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Effects of burn/low-till on erosion and soil quality

Permanent URL:
http://handle.nal.usda.gov/10113/21456
Abstract:
Burn/low-till management of winter wheat (Triticum aestivum) is being practiced by some growers in the higher rainfall areas of the Pacific Northwestern Winter Wheat Region of the US. Residue burning eliminates the numerous seedbed tillage operations that are normally required to reduce residues and control weeds and diseases in continuous winter wheat production. The detrimental effects of burn and till systems on soil erosion are well documented. However, there is little or no data on the effects of burning with no-till or low-till annual cropping on either erosion or soil quality. A 3-year field study comparing winter season erosion resulting from burn/low-till (BLT) seeded winter wheat following winter wheat and conventionally managed (CM) winter wheat following various crops was completed in 1997. Results indicate soil loss from the BLT fields was not significantly different from that of the CM fields with various crops preceding winter wheat. For the BLT fields, soil loss was as closely related to soil disturbance (number of tillage operations) as to the amount of surface residue. When residue and crop cover did not differ with the number of tillage operations, an increased number of tillage operations after burning loosened the soil and resulted in greater soil loss. No adverse effects on soil loss or soil quality from using the BLT with one or two-pass seeding of winter wheat following winter wheat were found in this study. The results have implications for harvesting wheat stubble as a source of biomass, or as an alternative technique for initiating conversion from a conventional tillage to a no-till seeding system, without high initial investment in new seeding equipment.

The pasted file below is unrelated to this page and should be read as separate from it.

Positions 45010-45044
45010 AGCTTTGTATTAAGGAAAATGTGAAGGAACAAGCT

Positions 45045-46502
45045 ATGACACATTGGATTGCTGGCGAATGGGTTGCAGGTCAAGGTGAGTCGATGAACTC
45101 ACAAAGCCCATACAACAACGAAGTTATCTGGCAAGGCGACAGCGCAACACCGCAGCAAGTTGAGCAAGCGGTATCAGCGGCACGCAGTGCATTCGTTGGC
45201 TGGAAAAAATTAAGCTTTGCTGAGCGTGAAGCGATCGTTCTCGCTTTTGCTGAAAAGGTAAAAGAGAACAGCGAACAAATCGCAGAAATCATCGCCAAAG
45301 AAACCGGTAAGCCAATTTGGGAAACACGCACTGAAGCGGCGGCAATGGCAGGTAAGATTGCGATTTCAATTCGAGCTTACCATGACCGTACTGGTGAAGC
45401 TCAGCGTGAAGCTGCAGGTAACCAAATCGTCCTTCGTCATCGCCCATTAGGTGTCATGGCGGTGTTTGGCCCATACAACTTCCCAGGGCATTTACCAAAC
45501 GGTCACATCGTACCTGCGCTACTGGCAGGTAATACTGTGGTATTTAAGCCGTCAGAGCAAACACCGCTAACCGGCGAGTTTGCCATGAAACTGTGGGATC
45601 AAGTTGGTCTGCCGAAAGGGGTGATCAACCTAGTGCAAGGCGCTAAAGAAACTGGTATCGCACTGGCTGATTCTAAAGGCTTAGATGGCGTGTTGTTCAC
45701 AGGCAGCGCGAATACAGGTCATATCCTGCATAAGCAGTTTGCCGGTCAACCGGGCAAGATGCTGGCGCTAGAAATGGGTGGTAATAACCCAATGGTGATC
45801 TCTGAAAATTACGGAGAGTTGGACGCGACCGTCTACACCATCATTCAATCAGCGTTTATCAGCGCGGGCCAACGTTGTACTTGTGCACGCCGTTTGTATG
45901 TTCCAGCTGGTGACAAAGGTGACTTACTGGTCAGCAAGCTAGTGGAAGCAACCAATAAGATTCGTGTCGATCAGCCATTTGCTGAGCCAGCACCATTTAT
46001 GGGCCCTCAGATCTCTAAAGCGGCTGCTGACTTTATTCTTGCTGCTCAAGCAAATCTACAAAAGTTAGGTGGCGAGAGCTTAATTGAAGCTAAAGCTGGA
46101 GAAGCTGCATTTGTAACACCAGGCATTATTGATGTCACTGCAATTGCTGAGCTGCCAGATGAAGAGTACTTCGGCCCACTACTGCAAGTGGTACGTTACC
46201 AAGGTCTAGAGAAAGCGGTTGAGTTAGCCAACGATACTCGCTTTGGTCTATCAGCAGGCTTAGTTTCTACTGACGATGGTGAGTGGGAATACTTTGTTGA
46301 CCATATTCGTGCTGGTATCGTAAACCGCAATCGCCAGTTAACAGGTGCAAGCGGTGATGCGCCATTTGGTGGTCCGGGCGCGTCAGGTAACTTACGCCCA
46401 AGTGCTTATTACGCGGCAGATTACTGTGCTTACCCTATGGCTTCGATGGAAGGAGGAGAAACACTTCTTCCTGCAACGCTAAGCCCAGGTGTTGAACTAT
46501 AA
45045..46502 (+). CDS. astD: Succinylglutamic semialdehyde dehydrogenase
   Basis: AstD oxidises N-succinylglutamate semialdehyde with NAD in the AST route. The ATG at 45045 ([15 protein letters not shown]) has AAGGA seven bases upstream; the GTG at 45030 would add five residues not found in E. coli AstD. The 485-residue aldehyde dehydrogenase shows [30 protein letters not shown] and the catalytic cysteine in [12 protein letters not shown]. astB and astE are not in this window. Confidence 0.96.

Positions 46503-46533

Author(s):
McCool, D.K. , Pannkuk, C.D. , Kennedy, A.C. , Fletcher, P.S.
Subject(s):
crop residues , prescribed burning , soil erosion , winter wheat , Triticum aestivum , no-tillage , agricultural soils , soil quality , soil microorganisms , microbial activity , runoff , soil biological properties , soil enzymes , enzyme activity , soil respiration , Northwestern United States
Format:
p. 2-9.
Note:
Includes references
Source:
Soil & tillage research 2008 Sept.-Oct., v. 101, no. 1-2
Language:
English
Publisher:
[Amsterdam]: Elsevier Science
Year:
2008
Collection:
Journal Articles, USDA Authors, Peer-Reviewed
File:
Download [PDF File]
Rights:
Works produced by employees of the U.S. Government as part of their official duties are not copyrighted within the U.S. The content of this document is not copyrighted.